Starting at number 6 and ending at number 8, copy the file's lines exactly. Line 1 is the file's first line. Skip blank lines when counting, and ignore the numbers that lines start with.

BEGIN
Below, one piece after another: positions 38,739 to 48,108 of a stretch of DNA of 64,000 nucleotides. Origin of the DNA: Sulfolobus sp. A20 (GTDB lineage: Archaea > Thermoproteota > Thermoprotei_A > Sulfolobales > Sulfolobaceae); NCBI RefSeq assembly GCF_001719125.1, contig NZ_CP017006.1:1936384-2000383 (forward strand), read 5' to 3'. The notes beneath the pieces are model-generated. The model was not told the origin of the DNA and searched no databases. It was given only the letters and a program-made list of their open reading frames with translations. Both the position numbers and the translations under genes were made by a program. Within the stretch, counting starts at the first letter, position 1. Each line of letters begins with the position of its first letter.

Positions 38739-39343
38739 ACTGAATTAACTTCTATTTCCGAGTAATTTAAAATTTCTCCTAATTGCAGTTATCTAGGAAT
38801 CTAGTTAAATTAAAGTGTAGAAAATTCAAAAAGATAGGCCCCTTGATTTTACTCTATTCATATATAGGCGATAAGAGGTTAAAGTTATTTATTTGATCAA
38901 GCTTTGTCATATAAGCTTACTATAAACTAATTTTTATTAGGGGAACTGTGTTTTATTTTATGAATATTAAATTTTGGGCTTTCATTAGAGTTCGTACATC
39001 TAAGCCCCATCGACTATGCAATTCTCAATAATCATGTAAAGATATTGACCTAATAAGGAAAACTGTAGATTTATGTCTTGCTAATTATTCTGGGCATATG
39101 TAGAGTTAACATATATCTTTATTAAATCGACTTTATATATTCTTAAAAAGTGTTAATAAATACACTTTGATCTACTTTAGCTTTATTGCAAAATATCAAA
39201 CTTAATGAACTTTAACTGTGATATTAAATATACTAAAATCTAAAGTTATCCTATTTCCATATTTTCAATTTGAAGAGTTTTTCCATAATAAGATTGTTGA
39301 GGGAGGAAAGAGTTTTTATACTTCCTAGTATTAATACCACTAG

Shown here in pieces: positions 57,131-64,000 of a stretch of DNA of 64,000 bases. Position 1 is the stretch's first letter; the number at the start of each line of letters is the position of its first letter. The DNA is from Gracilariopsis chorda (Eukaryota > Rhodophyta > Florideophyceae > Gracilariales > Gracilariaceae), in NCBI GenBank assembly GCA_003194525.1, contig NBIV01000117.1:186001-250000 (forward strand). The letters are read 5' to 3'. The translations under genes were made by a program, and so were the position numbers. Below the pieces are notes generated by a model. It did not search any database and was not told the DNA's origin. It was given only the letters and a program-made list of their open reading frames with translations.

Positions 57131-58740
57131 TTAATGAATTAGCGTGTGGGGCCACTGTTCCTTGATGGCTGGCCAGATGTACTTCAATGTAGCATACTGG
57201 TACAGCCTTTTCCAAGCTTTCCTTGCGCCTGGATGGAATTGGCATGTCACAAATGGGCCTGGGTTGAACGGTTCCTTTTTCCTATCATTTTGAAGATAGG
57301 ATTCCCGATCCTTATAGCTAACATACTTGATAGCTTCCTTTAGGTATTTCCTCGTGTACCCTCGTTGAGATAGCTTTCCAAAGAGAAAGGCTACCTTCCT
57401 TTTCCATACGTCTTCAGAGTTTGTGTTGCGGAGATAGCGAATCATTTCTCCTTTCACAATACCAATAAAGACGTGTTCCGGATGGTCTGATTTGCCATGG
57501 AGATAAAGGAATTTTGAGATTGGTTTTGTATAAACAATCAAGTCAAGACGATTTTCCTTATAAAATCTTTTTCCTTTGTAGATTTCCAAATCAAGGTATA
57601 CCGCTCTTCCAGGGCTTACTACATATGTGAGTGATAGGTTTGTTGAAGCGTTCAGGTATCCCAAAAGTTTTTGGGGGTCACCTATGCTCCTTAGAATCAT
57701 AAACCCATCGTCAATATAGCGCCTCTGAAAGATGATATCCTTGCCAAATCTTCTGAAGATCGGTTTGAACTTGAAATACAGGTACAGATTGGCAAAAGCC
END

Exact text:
39001 TAAGCCCCATCGACTATGCAATTCTCAATAATCATGTAAAGATATTGACCTAATAAGGAAAACTGTAGATTTATGTCTTGCTAATTATTCTGGGCATATG
39101 TAGAGTTAACATATATCTTTATTAAATCGACTTTATATATTCTTAAAAAGTGTTAATAAATACACTTTGATCTACTTTAGCTTTATTGCAAAATATCAAA
39201 CTTAATGAACTTTAACTGTGATATTAAATATACTAAAATCTAAAGTTATCCTATTTCCATATTTTCAATTTGAAGAGTTTTTCCATAATAAGATTGTTGA